It's Good Friday - the one day in the year that the workers in the village have as holiday.
Disaster strikes as Rab is walking to the village through the woods. He steps on a rabbit trap. He drops his notebook. He manages to escape but his leg is broken. He can't organise the fire engine test.
His team do their best.
They wheel the fire engine down to the village pond. They put one end of a hose in the water. They hold the end of the other hose up towards the trees. They start pumping. Everyone comes to watch.
A great cheer goes up as the water gets to the top of the trees. The fire engine is working.
But suddenly they hear a scream. Mummy Duck comes running up. Duckling is missing. One minute he was taking his first swim in the pond. The next he was nowhere to be seen.
Whatever happened? And where is Duckling?
Crack Reading detectives are called in to look at the evidence.
Some children by the pond thought they saw something fly past. Luckily one of them has taken a video on her phone. The detectives have a good look at it.
Is that Duckling zooming past? It can't be. Duckling can't fly yet. He was only just learning to swim.
Was Duckling sucked up by the fire engine? But that should be impossible. A fire strainer on the end of the hose would have stopped anything being sucked up.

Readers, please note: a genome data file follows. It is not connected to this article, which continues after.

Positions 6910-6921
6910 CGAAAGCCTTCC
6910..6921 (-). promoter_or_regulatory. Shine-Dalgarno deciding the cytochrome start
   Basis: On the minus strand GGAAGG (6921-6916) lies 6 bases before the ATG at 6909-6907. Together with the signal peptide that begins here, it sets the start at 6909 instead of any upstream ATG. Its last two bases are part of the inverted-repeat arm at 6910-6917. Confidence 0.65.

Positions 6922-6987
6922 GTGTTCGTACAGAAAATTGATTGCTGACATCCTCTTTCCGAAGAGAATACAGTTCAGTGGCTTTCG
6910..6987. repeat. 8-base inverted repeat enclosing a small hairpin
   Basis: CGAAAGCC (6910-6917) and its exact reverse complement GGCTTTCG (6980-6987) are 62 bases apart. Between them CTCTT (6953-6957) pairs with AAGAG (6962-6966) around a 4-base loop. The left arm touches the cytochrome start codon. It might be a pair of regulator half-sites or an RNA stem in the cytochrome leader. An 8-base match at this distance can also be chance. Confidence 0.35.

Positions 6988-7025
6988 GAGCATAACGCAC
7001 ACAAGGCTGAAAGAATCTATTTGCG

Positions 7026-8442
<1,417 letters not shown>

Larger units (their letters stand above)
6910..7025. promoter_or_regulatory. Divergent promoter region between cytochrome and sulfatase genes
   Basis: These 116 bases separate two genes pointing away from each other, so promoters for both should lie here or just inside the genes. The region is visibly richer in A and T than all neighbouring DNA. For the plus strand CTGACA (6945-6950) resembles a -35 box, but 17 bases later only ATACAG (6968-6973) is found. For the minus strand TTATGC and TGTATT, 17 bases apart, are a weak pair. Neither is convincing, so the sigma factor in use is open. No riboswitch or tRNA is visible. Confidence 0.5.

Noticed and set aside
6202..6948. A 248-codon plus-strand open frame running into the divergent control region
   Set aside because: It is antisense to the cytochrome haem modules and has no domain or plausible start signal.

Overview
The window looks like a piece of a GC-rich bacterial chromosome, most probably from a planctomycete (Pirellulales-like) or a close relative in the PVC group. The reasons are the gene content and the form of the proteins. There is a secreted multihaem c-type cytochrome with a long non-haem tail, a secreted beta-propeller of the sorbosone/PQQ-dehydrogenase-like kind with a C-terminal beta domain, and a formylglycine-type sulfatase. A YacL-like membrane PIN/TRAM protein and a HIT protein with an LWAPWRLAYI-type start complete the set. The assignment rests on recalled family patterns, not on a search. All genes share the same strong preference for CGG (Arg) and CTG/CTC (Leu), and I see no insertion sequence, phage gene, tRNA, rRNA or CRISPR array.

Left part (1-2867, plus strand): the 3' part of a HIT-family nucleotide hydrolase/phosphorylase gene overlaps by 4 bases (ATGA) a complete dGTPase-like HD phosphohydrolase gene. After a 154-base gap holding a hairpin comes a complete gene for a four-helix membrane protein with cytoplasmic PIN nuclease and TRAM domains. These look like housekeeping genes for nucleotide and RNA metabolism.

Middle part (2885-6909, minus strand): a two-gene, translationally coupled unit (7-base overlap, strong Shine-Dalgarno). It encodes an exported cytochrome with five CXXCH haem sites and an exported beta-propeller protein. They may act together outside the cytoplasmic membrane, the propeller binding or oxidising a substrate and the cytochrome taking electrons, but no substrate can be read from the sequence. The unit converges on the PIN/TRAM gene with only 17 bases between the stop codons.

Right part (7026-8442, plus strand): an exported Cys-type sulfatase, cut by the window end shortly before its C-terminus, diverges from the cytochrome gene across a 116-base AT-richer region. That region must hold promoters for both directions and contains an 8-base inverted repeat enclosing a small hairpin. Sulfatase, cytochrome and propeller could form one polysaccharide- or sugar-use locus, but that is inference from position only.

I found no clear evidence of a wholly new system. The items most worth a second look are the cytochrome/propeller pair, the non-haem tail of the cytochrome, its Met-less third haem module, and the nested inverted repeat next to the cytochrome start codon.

They find Rab Bit's notebook where he'd dropped it by the rabbit trap. He had made a note to take the fire strainer with him.
The detectives have discovered that the team forgot all about the fire strainer. Duckling must have been sucked up by the fire engine and shot out of the other end towards the trees.
They hunted high and low. Eventually they found Duckling, looking very angry, high up in a tree.
Mummy Duck was very happy.
The fire team were rather embarrassed but they never forgot the fire strainer again.
The not-so-Alternate Reality
Built in 1839, the fire engine at the Museum of English Rural Life, Reading, UK was in service for over a century. It was tested on Good Fridays as that was the only day, apart from Sundays, that the people in the Norfolk village did not have to work. Testing it was a spectacle that everyone came out to view.
|Privy photo courtesy the Ramsey Rural Museum Cambs|
A Chief Engineer and two other men were paid a small amount to tend the engine which was last used on a call to a privy fire in 1930.
The village decided it was too expensive to keep the fire engine in the 1930s but during the Second World War it was positioned by a farm pond in case incendiary bombs hit the hay ricks.
Further information about the fire engine is in the Museum of English Rural Life catalogue
Just as we were setting-up the trail in the Museum, Fred the Conservator showed us a wonderful Huntley & Palmer biscuit tin. Dating from the 1890s, the tin depicts a steam-driven fire-engine drawn by two horses, with lively scenes of fire fighting. Fred kindly put it in the horse-vet display case near the fire-engine. Fantastic real-time museum display design! Huntley & Palmers was a central part of Reading life in the 19th and 20th centuries, and Alfred Palmer built 'East Thorpe' (Later St Andrews Hall) which now houses the Museum's extensive archives.
and there's another Tilley engine being demonstrated in New Zealand at http://youtu.be/2Ed39zcO84Y